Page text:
After Slow Down, Tesla Restarts Solar Business With Rental Plans

Tesla is trying to spark its solar-panel business by letting consumers rent rooftop systems rather than buy them from the company at no upfront cost

Tesla Solar

Tesla is trying to spark its solar panel business by letting consumers rent rooftop systems rather than buy them. Tesla Inc. CEO Elon Musk announced the offering in a series of tweets.

The company will allow residents of six states to rent solar-power systems starting at USD 50 a month – or USD 65 a month in California – for a small set-up. It has also been reported that the rental plans will not require any upfront installation cost for the consumers or the signing of any long-term contracts.

Musk said consumers can cancel anytime, although the company’s website shows that there’s a USD 1,500 charge to remove panels and restore the roof to its previous condition.

Besides California, rentals will be offered in Arizona, Connecticut, Massachusetts, New Jersey and New Mexico. The new rental systems come in three system sizes to fit most homes and lifestyles at three flat rates:

  • 3.8 kW for USD 65 per month
  • 7.6 kW for USD 130 per month
  • 11.4 kW for USD 195 per month

Electric car maker Tesla bought residential solar installer SolarCity for USD 2.6 billion in 2016 but installations have plunged in recent quarters. Tesla stopped selling systems in Home Depot stores.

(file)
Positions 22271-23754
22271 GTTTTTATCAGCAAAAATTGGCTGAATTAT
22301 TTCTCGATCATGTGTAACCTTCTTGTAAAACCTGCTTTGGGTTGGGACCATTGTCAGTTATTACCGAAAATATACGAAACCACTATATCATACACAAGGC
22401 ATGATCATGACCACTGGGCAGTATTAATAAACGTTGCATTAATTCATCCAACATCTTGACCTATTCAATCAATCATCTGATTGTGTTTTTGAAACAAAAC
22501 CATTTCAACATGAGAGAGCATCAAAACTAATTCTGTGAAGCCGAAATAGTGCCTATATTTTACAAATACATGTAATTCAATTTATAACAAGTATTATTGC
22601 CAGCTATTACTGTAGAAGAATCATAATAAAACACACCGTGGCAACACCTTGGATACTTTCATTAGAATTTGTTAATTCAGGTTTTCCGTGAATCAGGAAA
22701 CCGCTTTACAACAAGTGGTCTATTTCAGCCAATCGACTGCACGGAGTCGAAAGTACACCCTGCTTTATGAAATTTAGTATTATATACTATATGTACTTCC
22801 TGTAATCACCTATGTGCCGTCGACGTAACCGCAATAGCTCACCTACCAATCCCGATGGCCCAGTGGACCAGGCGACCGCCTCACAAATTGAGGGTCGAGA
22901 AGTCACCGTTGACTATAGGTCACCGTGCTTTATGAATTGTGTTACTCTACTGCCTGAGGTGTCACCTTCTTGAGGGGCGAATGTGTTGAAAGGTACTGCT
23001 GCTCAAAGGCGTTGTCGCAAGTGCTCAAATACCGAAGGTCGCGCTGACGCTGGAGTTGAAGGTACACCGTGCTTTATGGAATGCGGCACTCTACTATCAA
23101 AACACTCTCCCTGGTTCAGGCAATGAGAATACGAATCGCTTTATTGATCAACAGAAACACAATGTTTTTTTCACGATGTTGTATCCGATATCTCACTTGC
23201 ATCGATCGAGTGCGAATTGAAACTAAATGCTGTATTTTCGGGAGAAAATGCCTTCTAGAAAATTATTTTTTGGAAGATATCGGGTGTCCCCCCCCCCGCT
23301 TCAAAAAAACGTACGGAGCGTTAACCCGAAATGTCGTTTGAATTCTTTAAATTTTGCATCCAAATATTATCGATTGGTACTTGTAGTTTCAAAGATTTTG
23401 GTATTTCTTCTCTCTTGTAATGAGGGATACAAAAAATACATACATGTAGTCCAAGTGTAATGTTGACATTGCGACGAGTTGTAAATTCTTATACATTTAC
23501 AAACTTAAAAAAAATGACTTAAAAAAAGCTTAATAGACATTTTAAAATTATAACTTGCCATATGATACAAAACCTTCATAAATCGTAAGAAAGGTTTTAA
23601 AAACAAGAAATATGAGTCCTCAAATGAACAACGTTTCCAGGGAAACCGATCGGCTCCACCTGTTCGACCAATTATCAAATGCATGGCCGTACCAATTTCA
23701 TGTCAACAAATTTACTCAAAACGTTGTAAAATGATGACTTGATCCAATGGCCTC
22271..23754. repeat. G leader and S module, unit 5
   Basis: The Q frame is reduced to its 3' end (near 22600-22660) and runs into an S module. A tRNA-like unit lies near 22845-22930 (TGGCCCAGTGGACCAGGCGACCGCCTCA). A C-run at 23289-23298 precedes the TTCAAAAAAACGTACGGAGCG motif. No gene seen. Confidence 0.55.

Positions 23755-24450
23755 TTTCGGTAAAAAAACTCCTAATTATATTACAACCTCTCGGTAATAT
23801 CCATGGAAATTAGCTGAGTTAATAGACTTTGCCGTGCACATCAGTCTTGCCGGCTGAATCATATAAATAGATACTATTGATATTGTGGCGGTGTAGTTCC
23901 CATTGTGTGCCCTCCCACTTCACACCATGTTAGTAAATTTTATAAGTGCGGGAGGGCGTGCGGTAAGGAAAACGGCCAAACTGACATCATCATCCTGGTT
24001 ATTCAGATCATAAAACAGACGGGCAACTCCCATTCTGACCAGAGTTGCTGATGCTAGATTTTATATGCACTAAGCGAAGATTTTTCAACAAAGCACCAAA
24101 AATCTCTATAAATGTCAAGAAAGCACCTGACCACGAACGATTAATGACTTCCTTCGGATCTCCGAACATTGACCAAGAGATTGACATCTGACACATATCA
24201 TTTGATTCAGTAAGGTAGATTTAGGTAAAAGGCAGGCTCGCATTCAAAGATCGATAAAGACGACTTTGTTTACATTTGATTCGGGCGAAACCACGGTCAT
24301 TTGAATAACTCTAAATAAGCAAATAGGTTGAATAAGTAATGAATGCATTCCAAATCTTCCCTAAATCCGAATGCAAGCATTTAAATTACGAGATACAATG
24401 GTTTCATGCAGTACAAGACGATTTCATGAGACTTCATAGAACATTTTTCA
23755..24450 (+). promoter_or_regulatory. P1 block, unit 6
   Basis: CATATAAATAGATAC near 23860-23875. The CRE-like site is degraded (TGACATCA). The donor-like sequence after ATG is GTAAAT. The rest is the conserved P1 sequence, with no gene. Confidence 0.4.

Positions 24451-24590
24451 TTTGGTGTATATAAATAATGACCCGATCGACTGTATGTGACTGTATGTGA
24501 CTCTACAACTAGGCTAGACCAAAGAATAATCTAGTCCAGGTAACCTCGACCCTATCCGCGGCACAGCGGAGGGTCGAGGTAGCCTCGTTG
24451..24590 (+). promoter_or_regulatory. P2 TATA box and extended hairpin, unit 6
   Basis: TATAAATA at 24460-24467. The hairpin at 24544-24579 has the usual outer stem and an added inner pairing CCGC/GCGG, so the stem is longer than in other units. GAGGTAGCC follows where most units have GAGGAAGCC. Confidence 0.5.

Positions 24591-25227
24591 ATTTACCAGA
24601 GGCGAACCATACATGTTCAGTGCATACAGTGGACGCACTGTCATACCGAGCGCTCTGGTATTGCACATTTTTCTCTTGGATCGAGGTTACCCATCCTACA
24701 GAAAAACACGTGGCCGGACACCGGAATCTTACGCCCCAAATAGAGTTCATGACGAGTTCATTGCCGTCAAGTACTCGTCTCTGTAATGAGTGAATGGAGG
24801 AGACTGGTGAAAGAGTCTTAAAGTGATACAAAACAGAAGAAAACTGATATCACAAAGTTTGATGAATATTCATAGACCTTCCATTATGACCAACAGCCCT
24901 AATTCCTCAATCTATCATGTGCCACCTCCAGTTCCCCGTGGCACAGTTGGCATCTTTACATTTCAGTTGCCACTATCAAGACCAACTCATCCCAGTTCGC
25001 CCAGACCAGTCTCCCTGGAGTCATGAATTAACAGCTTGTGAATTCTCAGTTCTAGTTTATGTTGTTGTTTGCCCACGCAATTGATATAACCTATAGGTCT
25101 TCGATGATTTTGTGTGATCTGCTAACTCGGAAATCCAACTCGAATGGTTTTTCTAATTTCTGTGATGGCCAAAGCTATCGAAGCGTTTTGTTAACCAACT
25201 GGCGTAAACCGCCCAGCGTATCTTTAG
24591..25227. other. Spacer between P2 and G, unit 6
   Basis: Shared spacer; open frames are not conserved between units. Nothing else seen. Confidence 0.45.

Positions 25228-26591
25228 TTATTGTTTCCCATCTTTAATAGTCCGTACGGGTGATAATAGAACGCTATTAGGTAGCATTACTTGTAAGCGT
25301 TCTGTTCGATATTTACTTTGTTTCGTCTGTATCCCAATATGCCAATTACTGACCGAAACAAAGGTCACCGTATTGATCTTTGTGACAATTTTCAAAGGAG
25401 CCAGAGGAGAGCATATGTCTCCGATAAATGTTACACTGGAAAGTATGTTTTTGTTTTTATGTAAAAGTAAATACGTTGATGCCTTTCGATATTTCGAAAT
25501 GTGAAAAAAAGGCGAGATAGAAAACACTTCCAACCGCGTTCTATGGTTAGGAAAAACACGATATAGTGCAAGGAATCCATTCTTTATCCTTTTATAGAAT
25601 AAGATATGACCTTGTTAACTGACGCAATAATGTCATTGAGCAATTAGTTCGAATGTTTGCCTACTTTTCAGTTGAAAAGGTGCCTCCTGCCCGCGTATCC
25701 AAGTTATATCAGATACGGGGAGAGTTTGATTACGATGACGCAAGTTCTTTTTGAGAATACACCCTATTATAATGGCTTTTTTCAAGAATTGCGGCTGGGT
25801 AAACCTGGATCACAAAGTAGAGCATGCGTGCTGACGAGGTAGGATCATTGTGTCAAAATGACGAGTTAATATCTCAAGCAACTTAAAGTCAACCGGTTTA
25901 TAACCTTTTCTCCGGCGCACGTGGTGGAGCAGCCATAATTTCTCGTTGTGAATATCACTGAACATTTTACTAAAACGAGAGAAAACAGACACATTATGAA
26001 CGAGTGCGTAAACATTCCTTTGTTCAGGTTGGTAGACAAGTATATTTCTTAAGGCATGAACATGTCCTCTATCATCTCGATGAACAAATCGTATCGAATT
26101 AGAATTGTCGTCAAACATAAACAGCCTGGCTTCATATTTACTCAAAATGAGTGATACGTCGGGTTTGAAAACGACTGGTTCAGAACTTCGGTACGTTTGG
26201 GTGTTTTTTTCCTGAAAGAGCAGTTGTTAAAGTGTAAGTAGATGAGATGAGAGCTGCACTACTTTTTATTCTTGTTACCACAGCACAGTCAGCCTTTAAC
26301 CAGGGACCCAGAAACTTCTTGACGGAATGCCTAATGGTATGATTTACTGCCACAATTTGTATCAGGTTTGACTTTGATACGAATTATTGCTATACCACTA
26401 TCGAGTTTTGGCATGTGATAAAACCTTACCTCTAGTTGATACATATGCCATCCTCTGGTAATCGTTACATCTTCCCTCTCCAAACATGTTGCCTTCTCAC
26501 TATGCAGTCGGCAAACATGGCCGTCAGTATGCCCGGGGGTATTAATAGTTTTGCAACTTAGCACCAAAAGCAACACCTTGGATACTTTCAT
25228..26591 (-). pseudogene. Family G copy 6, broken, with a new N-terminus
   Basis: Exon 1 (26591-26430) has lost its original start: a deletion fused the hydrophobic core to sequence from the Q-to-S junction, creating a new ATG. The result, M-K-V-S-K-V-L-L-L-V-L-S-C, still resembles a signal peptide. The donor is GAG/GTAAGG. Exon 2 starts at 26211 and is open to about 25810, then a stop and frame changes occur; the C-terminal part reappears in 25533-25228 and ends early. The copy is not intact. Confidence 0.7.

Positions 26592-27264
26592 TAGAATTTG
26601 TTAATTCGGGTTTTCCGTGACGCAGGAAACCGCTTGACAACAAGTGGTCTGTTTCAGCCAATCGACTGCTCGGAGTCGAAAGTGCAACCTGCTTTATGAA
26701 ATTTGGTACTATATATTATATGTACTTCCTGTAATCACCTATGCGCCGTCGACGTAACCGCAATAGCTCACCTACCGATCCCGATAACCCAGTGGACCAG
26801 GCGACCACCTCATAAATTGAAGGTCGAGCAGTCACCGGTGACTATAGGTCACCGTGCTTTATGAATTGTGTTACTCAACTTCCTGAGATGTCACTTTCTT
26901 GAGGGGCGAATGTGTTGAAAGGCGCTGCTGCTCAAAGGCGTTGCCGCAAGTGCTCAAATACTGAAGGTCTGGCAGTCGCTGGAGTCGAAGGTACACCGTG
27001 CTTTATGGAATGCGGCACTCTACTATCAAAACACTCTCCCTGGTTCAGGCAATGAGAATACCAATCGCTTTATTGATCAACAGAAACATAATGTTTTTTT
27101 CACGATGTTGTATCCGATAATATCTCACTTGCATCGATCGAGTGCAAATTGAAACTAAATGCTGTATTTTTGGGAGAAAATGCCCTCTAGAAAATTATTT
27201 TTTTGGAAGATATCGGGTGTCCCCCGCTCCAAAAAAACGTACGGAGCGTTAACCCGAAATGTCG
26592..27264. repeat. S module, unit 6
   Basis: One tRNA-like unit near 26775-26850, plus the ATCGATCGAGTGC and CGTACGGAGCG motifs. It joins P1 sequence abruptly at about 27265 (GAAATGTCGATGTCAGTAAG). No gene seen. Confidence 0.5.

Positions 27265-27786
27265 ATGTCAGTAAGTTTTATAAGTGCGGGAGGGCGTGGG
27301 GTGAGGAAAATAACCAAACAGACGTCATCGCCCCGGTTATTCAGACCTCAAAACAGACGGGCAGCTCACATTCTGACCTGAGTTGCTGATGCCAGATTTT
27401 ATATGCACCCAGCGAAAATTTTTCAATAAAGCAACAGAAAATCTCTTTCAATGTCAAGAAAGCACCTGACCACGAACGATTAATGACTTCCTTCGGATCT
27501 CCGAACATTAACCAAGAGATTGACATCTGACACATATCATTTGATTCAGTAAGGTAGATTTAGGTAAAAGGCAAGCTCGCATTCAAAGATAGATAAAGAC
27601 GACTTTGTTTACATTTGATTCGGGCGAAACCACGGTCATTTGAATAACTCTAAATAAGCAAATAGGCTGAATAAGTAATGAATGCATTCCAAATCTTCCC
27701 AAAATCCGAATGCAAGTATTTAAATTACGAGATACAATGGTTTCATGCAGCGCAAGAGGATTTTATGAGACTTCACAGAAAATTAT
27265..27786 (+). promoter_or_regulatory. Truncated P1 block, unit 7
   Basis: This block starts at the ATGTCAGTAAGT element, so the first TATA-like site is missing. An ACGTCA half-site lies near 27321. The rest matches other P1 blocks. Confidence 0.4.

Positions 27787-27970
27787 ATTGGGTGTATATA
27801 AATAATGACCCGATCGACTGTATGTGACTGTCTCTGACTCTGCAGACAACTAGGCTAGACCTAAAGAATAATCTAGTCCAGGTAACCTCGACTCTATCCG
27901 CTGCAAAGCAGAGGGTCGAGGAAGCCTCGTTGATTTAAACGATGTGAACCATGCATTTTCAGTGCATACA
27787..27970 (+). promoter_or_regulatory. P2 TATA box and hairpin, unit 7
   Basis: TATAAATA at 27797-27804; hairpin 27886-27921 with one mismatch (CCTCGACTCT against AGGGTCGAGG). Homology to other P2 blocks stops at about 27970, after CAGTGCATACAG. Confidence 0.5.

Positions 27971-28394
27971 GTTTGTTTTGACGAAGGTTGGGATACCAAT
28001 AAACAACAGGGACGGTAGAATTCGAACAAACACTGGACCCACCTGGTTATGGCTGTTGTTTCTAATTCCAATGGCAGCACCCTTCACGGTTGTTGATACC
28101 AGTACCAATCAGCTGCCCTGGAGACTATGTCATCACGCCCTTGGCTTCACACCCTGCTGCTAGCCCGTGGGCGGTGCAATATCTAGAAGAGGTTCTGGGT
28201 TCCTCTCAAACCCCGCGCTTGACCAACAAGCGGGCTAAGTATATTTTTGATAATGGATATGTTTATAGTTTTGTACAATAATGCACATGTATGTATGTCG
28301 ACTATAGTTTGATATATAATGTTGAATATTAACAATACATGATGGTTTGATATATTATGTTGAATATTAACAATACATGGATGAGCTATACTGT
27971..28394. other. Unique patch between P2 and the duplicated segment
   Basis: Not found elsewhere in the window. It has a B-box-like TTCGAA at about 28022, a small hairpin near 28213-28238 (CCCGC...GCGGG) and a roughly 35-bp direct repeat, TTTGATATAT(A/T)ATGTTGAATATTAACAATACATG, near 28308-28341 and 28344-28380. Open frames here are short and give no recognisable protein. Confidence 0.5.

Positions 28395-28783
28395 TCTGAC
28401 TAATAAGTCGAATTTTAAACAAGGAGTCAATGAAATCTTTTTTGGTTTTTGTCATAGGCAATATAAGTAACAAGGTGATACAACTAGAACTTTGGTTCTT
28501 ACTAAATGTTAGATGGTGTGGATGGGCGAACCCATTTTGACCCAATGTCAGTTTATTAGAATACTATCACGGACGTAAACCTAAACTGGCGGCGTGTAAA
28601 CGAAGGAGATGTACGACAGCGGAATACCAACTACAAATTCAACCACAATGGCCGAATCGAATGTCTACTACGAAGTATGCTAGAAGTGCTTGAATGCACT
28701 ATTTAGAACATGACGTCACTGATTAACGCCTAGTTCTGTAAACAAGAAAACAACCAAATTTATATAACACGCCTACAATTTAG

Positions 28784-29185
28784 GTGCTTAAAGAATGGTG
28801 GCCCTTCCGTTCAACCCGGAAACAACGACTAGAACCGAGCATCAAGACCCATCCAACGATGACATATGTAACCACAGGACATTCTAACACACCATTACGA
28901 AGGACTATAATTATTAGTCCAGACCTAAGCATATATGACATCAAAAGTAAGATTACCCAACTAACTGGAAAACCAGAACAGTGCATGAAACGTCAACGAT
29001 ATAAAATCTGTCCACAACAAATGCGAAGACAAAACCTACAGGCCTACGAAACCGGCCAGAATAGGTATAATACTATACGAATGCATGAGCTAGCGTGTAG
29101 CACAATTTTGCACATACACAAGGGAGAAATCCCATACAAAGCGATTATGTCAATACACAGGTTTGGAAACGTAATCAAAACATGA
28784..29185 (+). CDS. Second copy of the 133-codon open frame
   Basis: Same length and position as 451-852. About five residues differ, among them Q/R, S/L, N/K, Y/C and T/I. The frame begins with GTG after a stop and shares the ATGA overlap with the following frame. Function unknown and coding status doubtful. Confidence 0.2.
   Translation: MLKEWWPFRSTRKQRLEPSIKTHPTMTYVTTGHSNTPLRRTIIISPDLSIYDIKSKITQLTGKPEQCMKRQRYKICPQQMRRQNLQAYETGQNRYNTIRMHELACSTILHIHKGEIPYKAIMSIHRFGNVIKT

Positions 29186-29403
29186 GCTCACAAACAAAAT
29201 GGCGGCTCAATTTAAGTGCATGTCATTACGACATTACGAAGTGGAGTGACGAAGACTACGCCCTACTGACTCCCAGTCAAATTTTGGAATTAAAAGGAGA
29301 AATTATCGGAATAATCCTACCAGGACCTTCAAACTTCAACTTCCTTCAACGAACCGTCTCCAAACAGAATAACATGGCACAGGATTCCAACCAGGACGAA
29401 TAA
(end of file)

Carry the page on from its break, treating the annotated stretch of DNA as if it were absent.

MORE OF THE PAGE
Tesla estimates that the 3.8 kW system will save homeowners USD 250–650 per year after paying the monthly rent to Tesla. The 7.6 kW system is estimated to save USD 500 to USD 1,300 and the 11.4 kW system is estimated to save USD 750 to USD 1,950 per month after paying the solar system rental fee.

Earlier this month, we reported that to match global demand for massive battery storage projects like Hornsdale, Tesla has designed and engineered a new battery product specifically for utility-scale projects: Megapack.

Megapack significantly reduces the complexity of large-scale battery storage and provides an easy installation and connection process. Using Megapack, any company can deploy an emissions-free 250 MW, 1 GWh power plant in less than three months on a three-acre footprint – four times faster than a traditional fossil fuel power plant of that size. Megapack can also be DC-connected directly to solar, creating seamless renewable energy plants.

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Ayush Verma

Ayush is a staff writer at and writes on renewable energy with a special focus on solar and wind. Prior to this, as an engineering graduate trying to find his niche in the energy journalism segment, he worked as a correspondent for